A Sacramento State student team has developed an innovative medical device that would allow doctors to monitor bilirubin levels in jaundiced newborns without subjecting the infants to frequent and painful blood draws.

Their Biliblu Biomedical monitor won the team both a judges’ special award and the vote as a crowd favorite at the I-Corps Challenge, held Jan. 7-9 during the California State University (CSU) 28th annual Biotechnology Symposium in Garden Grove.

The I-Corps Challenge teaches students how to take biotechnology research projects from idea to marketplace. In all, 13 teams from seven CSU campuses entered the months-long competition, which began in September and culminated in the immersion weekend of the symposium.

Biliblu Biomedical monitor

Each team was made up of students from science/engineering and business/MBA/entrepreneurial degree programs, and all teams received a $2,500 micro-grant to conduct their research, interview potential clients, and build a prototype.

Team Biliblu used its micro-grant to find a better way of monitoring bilirubin levels in newborns. Bilirubin is produced by the normal breakdown of red blood cells and causes yellowing of both the skin and the whites of the eyes.

“The only reliable method of measuring bilirubin (now) is to take the baby’s heel and stick it with a sharp needle, and our device will completely avoid that,” says Nathaniel Johnson, the engineering student who served as the team’s entrepreneurial lead.

“This monitor will provide a noninvasive way to measure bilirubin that is completely accurate.”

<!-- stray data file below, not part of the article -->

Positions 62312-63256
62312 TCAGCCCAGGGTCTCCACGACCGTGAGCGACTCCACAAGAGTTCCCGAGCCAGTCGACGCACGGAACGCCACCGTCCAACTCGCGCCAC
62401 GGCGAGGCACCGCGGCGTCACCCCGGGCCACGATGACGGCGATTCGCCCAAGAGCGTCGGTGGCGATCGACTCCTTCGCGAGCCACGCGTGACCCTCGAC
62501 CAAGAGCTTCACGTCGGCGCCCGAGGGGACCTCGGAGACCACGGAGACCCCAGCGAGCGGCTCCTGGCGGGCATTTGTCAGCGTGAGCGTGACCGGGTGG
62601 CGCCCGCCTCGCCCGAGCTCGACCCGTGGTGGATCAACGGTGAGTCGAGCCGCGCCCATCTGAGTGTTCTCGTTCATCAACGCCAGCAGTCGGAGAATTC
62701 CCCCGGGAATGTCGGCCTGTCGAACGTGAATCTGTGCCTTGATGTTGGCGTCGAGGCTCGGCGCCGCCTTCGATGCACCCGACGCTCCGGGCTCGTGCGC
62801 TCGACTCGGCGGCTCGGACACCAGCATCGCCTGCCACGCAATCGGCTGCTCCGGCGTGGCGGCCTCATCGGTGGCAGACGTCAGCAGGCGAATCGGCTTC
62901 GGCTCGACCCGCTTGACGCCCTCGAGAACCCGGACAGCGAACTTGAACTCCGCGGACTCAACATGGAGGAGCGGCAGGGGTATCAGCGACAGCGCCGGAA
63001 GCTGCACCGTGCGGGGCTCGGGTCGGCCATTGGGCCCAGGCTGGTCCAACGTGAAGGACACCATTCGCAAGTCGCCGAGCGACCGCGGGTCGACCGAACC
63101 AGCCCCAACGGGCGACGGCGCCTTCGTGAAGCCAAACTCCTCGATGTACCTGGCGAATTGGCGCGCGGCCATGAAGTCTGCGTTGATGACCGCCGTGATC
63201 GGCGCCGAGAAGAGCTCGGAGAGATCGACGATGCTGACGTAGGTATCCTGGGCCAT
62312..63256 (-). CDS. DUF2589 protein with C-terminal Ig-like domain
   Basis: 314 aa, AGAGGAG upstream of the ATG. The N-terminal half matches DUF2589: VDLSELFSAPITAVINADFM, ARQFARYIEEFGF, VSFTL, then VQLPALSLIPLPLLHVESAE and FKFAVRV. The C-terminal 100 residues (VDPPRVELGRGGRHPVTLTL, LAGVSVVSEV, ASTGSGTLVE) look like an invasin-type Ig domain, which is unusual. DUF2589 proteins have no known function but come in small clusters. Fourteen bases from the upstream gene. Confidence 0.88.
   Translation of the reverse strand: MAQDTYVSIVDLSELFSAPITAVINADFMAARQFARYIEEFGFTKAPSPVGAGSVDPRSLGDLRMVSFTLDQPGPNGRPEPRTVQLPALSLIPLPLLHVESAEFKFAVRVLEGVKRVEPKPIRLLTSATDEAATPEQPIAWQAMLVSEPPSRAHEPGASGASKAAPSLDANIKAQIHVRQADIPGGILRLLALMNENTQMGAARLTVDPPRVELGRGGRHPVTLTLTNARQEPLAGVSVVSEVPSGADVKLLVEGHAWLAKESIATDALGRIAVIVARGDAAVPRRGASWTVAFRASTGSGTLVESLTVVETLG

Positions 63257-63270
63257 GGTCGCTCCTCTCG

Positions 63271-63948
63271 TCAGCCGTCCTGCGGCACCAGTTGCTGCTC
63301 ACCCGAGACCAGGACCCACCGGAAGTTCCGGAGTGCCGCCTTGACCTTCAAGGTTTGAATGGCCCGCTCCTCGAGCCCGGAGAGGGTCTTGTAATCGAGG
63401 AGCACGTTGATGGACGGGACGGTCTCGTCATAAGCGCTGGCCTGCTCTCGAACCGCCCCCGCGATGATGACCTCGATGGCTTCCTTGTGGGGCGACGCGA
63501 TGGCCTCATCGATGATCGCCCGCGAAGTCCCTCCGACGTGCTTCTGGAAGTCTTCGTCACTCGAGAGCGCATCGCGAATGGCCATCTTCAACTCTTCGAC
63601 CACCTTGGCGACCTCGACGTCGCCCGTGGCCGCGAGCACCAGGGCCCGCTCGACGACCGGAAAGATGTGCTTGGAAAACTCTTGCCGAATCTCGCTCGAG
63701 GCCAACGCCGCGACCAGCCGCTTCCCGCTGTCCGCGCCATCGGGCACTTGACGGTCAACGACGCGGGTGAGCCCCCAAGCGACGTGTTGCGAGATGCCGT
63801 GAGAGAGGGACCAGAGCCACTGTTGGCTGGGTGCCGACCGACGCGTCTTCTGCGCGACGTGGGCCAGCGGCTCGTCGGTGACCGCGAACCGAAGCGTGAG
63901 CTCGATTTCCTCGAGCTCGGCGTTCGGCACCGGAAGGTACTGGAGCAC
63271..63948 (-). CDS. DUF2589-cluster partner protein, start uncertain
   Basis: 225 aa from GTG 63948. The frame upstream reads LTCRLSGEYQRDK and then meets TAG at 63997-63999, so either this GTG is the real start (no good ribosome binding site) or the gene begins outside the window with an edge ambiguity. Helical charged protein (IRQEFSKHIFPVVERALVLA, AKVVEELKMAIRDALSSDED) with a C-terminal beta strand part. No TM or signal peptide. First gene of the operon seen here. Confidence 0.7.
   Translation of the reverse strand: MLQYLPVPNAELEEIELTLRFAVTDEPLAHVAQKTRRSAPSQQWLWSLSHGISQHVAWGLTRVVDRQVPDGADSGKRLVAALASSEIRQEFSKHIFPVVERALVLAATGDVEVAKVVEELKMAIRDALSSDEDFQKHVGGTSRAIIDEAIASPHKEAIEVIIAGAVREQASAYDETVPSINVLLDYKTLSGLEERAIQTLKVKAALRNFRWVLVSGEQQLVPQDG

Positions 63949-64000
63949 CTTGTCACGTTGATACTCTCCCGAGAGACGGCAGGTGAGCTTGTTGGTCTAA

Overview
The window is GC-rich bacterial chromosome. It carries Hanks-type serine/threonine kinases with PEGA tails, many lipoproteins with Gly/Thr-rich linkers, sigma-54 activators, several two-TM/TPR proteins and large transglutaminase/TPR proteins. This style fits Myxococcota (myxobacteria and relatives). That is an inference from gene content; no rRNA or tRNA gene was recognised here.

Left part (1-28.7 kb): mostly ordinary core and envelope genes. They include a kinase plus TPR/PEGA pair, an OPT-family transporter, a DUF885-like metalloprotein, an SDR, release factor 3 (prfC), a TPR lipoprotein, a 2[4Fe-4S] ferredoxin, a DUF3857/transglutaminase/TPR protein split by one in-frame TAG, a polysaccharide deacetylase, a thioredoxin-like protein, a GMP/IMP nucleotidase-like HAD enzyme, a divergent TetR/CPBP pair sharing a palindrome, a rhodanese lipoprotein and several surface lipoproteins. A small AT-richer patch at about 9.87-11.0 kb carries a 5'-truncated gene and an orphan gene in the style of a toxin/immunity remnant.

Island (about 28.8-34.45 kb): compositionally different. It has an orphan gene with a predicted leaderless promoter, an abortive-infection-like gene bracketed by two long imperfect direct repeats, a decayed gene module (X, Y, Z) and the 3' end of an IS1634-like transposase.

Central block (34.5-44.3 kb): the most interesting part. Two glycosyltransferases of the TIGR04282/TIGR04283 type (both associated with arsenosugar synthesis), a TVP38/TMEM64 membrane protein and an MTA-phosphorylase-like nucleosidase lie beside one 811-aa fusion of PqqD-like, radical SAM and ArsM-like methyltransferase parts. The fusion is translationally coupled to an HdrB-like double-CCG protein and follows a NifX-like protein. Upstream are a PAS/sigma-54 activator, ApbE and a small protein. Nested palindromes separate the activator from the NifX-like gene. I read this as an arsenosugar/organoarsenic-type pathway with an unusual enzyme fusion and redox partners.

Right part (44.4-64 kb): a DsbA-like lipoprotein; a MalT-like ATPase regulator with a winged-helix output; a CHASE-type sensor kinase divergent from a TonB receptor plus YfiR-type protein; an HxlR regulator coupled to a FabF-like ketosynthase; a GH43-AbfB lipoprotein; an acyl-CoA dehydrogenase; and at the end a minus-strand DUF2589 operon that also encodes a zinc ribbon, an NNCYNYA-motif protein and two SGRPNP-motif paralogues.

Johnson’s teammates were engineering student Doua Yang and business student Joshua Ayotte.

Unlike similar products now on the market, the Biliblu Biomedical monitor can be used during phototherapy, a light treatment that helps rid the body of excess bilirubin. Their device also can be produced at a lower cost than existing products, they say.

The other Sacramento State team presenting at the I-Corps Challenge introduced a prototype of its Sacramento Monitor Assistance, a wearable device designed to alert caregivers if a dementia patient either falls or wanders away. Products currently available do not report both events.

Those team members were engineering student and entrepreneurial lead Allen Poniente, along with business students Heather Weakley and Javier Ramos.

“Both teams learned that there is a real need for their monitors, justifying continuing their development to get them to the marketplace,” says Warren D. Smith, a professor of electrical and electronic engineering and the teams’ academic mentor and technical advisor. “However, much more work needs to be done before the monitors are ready.”

In addition to Smith, Professor Deilton Gomes, currently at Sacramento State as a visiting international scholar from Brazil, served as a technical advisor.

In 2014, CSUPERB (the CSU Program for Education and Research in Biotechnology) received a three-year grant from the National Science Foundation’s Innovation Corps Site program to create CSU I-Corps. – Dixie Reid